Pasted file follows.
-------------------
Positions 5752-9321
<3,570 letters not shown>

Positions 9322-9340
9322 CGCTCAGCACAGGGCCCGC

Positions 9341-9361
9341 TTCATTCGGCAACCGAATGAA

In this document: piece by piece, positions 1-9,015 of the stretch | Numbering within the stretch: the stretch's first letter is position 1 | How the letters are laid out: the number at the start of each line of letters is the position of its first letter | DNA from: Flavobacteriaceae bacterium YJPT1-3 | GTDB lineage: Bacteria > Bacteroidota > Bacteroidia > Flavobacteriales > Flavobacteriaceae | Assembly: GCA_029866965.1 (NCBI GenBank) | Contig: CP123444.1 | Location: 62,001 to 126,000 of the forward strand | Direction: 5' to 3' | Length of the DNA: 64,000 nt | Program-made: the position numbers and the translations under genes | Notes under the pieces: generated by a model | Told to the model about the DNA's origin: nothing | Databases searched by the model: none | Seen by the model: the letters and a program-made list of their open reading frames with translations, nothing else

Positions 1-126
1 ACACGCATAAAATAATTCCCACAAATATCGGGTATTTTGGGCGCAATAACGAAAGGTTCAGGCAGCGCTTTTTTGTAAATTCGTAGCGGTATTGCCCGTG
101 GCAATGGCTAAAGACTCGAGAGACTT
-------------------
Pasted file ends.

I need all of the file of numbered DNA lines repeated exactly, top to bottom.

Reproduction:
Positions 5752-9321
<3,570 letters not shown>

Positions 9322-9340
9322 CGCTCAGCACAGGGCCCGC

Positions 9341-9361
9341 TTCATTCGGCAACCGAATGAA

In this document: piece by piece, positions 1-9,015 of the stretch | Numbering within the stretch: the stretch's first letter is position 1 | How the letters are laid out: the number at the start of each line of letters is the position of its first letter | DNA from: Flavobacteriaceae bacterium YJPT1-3 | GTDB lineage: Bacteria > Bacteroidota > Bacteroidia > Flavobacteriales > Flavobacteriaceae | Assembly: GCA_029866965.1 (NCBI GenBank) | Contig: CP123444.1 | Location: 62,001 to 126,000 of the forward strand | Direction: 5' to 3' | Length of the DNA: 64,000 nt | Program-made: the position numbers and the translations under genes | Notes under the pieces: generated by a model | Told to the model about the DNA's origin: nothing | Databases searched by the model: none | Seen by the model: the letters and a program-made list of their open reading frames with translations, nothing else

Positions 1-126
1 ACACGCATAAAATAATTCCCACAAATATCGGGTATTTTGGGCGCAATAACGAAAGGTTCAGGCAGCGCTTTTTTGTAAATTCGTAGCGGTATTGCCCGTG
101 GCAATGGCTAAAGACTCGAGAGACTT